He knows not to trust me overmuch,

Just as the Greeks must have known

To stay away from gods who were no better than themselves,

Honoring them with statues and temples,

But avoiding "personal relationship with Jesus" type devotion

As an invitation to trouble.

And just so, after a peck and a peep,

The Cardinal sees me move through morning window glass

And flits away to safety.



1. What is your relationship to the creatures around you?

2. Would you prefer more or less interaction?

3. How do you imagine that they characterize you?


The Thinking Poet - Winters 


The Thinking Poet blog includes a poem along with a few though-provoking questions.  You can use it to ponder, journal, discuss, and/or comment in response.  And if you want to, you can purchase Jim's book, Solstice To Solstice - A Memoir In Verse



Winter, according to the calendar, 

Begins at the solstice,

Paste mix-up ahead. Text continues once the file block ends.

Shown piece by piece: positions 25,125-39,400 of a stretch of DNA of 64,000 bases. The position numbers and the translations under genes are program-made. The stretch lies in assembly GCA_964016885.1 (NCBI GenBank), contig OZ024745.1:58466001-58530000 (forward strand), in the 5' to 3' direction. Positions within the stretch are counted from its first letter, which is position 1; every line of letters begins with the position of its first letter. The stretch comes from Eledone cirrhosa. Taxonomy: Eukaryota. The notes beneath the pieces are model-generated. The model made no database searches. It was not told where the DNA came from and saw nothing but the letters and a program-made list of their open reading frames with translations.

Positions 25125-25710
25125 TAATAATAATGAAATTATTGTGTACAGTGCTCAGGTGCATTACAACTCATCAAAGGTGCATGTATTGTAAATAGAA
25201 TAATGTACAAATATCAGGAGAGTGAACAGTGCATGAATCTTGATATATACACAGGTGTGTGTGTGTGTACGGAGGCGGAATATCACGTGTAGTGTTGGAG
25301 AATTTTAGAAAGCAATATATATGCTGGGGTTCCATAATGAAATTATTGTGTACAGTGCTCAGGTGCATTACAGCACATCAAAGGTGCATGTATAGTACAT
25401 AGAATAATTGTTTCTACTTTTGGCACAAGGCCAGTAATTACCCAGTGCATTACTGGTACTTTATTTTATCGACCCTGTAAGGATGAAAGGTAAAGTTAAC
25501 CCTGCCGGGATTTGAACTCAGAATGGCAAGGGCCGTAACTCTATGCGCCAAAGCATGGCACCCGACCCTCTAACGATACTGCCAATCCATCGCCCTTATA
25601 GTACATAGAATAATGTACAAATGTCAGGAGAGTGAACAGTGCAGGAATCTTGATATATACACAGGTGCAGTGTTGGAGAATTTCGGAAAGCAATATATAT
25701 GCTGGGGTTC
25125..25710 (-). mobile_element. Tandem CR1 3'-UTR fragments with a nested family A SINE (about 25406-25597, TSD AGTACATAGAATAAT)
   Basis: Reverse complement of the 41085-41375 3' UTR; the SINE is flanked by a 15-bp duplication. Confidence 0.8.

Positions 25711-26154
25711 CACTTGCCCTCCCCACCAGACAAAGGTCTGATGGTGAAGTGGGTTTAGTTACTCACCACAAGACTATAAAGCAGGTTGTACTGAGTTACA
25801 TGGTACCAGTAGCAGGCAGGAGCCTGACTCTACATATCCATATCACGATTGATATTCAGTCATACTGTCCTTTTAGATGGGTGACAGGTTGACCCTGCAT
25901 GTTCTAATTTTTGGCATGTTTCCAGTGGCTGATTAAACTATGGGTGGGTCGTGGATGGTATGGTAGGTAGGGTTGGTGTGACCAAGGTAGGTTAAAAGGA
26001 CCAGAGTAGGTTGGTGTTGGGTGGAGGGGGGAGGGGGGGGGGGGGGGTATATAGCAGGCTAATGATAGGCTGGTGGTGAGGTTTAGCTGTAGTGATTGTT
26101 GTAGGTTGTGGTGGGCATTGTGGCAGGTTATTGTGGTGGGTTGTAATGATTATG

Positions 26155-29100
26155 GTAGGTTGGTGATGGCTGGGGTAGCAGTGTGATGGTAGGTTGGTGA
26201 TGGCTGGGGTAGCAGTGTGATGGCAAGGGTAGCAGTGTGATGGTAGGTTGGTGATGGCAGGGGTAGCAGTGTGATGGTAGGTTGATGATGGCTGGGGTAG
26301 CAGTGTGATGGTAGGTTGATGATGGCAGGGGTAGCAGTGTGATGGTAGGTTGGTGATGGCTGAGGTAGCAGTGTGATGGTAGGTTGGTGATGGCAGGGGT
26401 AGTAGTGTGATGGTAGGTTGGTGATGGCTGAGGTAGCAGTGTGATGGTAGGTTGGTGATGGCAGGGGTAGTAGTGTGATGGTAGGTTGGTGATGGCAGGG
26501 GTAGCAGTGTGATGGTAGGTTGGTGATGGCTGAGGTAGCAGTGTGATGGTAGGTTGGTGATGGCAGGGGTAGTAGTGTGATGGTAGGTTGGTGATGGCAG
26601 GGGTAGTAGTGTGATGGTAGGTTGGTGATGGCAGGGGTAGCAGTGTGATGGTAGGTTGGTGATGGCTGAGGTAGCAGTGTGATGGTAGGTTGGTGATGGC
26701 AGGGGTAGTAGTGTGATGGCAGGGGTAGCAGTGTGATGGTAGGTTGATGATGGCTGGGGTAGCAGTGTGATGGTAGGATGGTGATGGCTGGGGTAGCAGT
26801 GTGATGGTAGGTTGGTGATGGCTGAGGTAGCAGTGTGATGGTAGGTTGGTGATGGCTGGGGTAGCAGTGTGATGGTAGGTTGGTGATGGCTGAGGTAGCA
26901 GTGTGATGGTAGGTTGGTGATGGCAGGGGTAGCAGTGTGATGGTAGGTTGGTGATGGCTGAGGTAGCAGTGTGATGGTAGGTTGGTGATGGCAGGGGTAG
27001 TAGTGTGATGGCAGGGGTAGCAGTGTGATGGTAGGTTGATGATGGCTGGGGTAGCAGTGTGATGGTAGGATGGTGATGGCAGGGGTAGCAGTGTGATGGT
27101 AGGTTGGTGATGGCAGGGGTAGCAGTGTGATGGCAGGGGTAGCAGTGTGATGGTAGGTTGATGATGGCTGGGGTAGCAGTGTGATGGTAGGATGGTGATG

When days are short, 

And nights long, 

But anyone who has left the house 

With too light a wrap 

Knows otherwise. 

I walk bravely today, 

Facing a cold, wet wind, 

Hands stuffed into pockets, 

Hood pulled down 

Over my forehead, 

And I feel winter's cold fingers 

Along my neck and shoulders and thighs. 

No sleigh-ride jingle 

Cures this kind of winter. 

It carries no festival lights 

Or yule log warmth. 

This is the season that gets in 

Under your coat to remind you 

That her sister, death, 

Is coming for you sooner than you think 

With icicle talons to hold you under 

Until the summer that thaws all things. 



  1. What reminds you of your mortality? What feelings come with that? 
  2. What would you leave undone, if death came today? 
  3. In your worldview, is there a “summer that thaws all things”? How does that affect your thoughts and feelings about your life? 


"Winters" is reprinted from Jim Weber's Solstice To Solstice - A Memoir In Verse.

What's A Solstice? 

A solstice is when either the day or night is at its longest.